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"Prime before you paint" has long been the advice of professional painters. Now there are several brands offering all-in-one paint and primer on store shelves. The following is a review of primer's qualities, why it is needed, and whether the combo formula will work in every situation.
Why use primer?
Primer is formulated to work with the topcoat of paint to promote better adherence to the wall. This is important if you are changing the sheen from a slick semi-gloss to flat, or wanting to cover oil-based paint with latex. New surfaces like bare wood or drywall require primer, which sinks down into porous areas better than finish paint. Primer is also needed to cover rich color?red is infamous for "bleeding" through?and taking the extra step has been traditionally well worth the time, in addition to a total savings in the end (primer is usually about half the cost of paint, gallon for gallon).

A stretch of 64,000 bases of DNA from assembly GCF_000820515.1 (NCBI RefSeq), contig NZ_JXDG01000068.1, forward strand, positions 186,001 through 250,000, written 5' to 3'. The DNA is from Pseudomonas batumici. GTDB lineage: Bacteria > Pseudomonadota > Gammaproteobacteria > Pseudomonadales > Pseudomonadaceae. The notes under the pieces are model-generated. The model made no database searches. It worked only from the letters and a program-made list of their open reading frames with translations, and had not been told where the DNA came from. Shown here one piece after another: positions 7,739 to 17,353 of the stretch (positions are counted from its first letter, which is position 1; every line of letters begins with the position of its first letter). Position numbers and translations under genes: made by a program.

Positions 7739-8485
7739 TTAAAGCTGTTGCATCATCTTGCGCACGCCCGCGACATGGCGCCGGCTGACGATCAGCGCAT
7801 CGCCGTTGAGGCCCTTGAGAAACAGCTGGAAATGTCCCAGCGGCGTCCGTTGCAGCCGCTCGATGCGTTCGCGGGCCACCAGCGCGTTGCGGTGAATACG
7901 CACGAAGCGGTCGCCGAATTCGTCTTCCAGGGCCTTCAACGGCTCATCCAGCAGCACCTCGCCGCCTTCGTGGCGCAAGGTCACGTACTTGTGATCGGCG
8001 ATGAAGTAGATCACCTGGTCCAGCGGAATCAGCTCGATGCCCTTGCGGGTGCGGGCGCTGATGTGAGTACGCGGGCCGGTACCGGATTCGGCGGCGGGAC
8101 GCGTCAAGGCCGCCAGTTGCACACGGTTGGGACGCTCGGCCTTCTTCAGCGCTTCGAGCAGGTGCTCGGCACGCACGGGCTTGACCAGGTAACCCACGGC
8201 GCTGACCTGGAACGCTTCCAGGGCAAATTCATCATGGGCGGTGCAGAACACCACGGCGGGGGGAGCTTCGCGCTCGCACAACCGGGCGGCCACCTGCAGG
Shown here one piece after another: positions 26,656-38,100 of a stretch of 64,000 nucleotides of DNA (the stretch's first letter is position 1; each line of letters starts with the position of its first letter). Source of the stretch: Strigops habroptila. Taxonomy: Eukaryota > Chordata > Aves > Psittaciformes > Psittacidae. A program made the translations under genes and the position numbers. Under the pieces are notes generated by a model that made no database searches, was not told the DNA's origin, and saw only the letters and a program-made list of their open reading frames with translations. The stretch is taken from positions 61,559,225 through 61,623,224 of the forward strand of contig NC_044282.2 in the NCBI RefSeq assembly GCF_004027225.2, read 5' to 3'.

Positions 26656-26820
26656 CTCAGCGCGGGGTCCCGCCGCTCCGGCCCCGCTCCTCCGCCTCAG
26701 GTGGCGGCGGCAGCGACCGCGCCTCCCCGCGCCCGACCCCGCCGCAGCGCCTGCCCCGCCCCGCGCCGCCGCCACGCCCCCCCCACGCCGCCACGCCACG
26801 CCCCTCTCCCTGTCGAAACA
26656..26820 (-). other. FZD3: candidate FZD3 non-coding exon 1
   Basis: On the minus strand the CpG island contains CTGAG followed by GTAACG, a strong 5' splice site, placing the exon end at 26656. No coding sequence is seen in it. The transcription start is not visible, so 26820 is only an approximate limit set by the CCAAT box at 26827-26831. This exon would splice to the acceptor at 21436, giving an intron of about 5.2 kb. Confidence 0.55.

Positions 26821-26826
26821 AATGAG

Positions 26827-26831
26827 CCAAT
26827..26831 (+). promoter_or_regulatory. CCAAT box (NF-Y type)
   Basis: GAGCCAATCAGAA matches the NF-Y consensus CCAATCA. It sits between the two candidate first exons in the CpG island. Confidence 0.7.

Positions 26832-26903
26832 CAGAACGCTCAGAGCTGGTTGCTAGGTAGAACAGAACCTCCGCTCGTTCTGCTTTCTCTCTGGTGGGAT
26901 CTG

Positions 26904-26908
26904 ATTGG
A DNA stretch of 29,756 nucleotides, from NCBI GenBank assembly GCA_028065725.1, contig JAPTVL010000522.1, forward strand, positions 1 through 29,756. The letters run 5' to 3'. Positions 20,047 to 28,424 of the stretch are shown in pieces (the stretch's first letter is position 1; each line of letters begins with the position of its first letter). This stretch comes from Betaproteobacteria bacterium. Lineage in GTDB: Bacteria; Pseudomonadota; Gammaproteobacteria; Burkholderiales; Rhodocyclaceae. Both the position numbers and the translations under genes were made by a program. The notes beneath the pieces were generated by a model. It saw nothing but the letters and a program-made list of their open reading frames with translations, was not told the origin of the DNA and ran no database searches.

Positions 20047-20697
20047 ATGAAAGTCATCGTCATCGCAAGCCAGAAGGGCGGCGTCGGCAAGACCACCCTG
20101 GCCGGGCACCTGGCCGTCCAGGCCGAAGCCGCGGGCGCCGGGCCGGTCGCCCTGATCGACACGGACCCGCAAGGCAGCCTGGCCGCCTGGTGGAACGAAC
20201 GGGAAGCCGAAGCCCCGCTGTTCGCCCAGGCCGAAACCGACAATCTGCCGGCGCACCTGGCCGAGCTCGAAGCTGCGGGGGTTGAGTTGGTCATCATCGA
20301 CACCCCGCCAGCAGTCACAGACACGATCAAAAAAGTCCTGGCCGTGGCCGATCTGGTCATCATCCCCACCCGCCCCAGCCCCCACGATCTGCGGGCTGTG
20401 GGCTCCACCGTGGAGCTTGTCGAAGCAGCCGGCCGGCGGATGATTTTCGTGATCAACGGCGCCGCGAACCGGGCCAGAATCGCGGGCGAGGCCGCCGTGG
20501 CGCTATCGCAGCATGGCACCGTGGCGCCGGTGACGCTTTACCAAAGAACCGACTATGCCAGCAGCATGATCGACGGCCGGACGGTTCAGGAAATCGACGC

What about all-in-one paint and primer?
Does it really cover in one coat? Will it do the job of surface adherence, or block stubborn mildew or smoke stains? Yes and no, depending on the situation. The reality is that two coats always are preferable to one. Self-priming paints are not new, and most state you will need enamel primer to cover watermarks or other stains.
Try the all-in-one paint if the sheen and color is close from old to new coats?but keep in mind that any paint would cover well in that situation. For problematic situations, use primer and paint in a brand you trust (they'll be formulated to work together), and have the primer tinted to the topcoat color. By E. E. Kane